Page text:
It's fair to say that gang warfare is not a common occurrence on the streets of Dubai (or certainly not on any streets I've seen). But until this Saturday, the top floor of the Mall of the Emirates will become the scene for nightly battles between two of the world's most famous rival factions.
The Sharks and the Jets, New York teenage gangs who have failed to see eye to eye since they first took Broadway by storm in 1957, are now taking their infamous rumbles to the stage at Ductac for the theatre's second annual summer production: West Side Story.
Arthur Laurents and Leonard Bernstein's famous musical twist on Romeo and Juliet may be heading towards its 60th birthday, but if the opening performance on Tuesday night was anything to go by, it's far from losing its freshness. The movement on stage was slick and the singing powerful and confident.
The action switched seamlessly between all-out dance-offs that became well-choreographed blizzards of colours and backflips, to slower, more graceful scenes between the two star-crossed lovers destined to find "happily-ever-after" a troublesome concept.
Among the 55 or so cast members, amazingly only four - flown out especially - come with a sizeable backlog of stage experience. Both Michael Rouse (Tony) and Elisa Doughty (Maria) boast an impressive catalogue of international productions and their near-flawless vocals were perfectly suited to the lead roles.
Leading The Jets into action was Julien Essex-Spurrier (Riff), whose enthusiasm and boundless energy was more than enough to ensure his gang were rumble-ready. Arguably, Shona White's performance as Anita, the Puerto Rican girlfriend of the head Shark Bernardo, was the stand-out of the main cast, keeping her fellow Latina ladies in check while providing the main vocal support for some of the show's most famous musical moments (which included a rather spectacular rendition of America).
But with such stellar performances from the locally based cast, aged from 11 upwards, who had come through auditions in May and three weeks of intense theatre workshops and rehearsals, it was sometimes difficult to tell the professional from the amateur.
Clad in checked shirts, vests and tank-tops (not all at the same time), the Jets were an impressive bunch of would-be hoodlums. Fifteen-year-old Sammy Moore's fantastic turn as Baby John delivered some of the show's more comical lines, while Luke Britton's Action and Vincent Barker's A-Rab offered much of the aggression. Another star turn came from the 13-year-old Sarah Frenchman, who played the near-fearless tomboy Anybodys.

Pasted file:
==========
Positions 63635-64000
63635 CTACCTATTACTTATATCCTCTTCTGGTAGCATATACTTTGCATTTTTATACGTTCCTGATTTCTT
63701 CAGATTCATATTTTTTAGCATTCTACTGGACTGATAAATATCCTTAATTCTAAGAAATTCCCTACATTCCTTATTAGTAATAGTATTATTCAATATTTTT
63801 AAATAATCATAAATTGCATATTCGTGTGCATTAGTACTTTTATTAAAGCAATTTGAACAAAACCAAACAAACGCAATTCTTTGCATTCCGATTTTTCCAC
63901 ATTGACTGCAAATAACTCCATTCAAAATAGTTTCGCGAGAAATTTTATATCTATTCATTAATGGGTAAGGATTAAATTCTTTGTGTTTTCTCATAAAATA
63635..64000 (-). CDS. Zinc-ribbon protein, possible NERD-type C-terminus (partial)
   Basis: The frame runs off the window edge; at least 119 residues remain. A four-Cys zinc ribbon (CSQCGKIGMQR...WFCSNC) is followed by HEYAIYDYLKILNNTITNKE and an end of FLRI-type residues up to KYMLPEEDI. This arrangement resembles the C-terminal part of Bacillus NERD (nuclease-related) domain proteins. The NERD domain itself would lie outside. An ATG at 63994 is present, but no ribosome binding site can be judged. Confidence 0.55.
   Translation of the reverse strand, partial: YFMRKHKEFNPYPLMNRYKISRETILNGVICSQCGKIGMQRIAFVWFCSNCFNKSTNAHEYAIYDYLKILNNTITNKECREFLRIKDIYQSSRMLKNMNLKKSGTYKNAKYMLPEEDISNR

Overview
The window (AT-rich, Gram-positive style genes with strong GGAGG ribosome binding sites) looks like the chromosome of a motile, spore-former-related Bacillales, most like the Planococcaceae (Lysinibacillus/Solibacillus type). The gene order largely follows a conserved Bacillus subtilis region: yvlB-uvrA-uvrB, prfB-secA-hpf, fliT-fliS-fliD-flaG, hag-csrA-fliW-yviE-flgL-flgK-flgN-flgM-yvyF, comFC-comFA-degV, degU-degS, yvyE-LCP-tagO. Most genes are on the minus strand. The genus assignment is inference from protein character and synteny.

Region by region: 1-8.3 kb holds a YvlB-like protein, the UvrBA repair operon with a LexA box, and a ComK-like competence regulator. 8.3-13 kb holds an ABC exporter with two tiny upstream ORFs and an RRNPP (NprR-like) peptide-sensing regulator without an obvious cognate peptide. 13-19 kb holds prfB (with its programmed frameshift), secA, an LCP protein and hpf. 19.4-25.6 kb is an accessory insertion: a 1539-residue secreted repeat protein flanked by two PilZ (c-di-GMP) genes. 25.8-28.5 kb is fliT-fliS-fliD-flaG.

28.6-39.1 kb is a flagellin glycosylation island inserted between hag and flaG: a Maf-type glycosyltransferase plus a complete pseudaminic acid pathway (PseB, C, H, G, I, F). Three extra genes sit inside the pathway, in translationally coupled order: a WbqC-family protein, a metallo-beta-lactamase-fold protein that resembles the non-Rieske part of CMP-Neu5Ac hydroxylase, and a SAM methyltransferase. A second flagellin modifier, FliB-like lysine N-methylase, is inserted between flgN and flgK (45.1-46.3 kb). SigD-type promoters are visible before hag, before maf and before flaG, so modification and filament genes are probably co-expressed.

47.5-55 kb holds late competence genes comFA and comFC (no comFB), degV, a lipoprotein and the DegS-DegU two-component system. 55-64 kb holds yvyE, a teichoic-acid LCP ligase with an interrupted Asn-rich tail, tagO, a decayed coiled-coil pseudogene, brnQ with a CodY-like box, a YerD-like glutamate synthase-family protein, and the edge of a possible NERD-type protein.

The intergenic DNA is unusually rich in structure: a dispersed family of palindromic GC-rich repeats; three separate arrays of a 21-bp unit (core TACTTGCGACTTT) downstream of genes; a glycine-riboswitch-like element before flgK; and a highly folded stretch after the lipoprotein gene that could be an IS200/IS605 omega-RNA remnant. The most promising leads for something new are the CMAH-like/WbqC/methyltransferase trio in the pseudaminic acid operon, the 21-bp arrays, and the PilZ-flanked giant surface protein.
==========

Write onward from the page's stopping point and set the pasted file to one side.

On the other side of the yard, Rey Edward Docena displayed some fierce footwork and an equally fierce tongue as the red-shirted Bernardo, as did Keith Fernandez (Chino). Although the Shark girls all put in fine shows, Janine Bensouda Zack's performance as Rosalia stood out, particularly in her famed musical longing for her homeland.
Providing rhythmical support for the cast were eight members of the Dubai-based BNF Dance Company, whose presence on stage helped energise some of the more flamboyant dance routines.
Not missing a beat, the BNF's flawless timing occasionally highlighted the odd lack of conviction in a high kick or out-of-step footwork from the cast, but these were few and far between.
A minor microphone issue cropped up in the opening scenes, with volume levels sounding either too high or too low. Riff's microphone appeared to stop working altogether, which was an annoying situation given that he had most of the opening lines and songs. After a short while, however, the sound technicians sorted it out and are likely to ensure the situation doesn't happen again.
In all, it was a tremendous effort that did credit to the original and the songs - such as Tonight, Maria and I Feel Pretty - that have become classics on their own. The action on stage was, at times, exhilarating, and even the most tuneless audience member is likely to have found at least one limb tapping throughout the colourful Dance at the Gym scene. Huge credit must go to Sarah Miles's choreography, plus the direction of Joseph Fowler.
Even those who haven't seen West Side Story before should know - given that it's roughly based on Shakespeare's tale of star-crossed lovers - how the story ends. But despite the famously tragic conclusion having graced countless stages across the world for centuries, it's still definitely worth viewing again.
West Side Story might not reflect current gang culture (the last time we checked, the Bloods and the Crips - despite a similar appreciation of colours - didn't have big dance-offs), but it's a show that will undoubtedly remain a favourite long into the future. Hopefully, at some point, it will return to the UAE and find a similar pool of talent waiting to take part.
West Side Story is showing until Saturday at Ductac, with performances at 7.30pm and extra performances on Friday and Saturday at 2.30pm. Tickets are available from the Ductac box office: 04 341 4777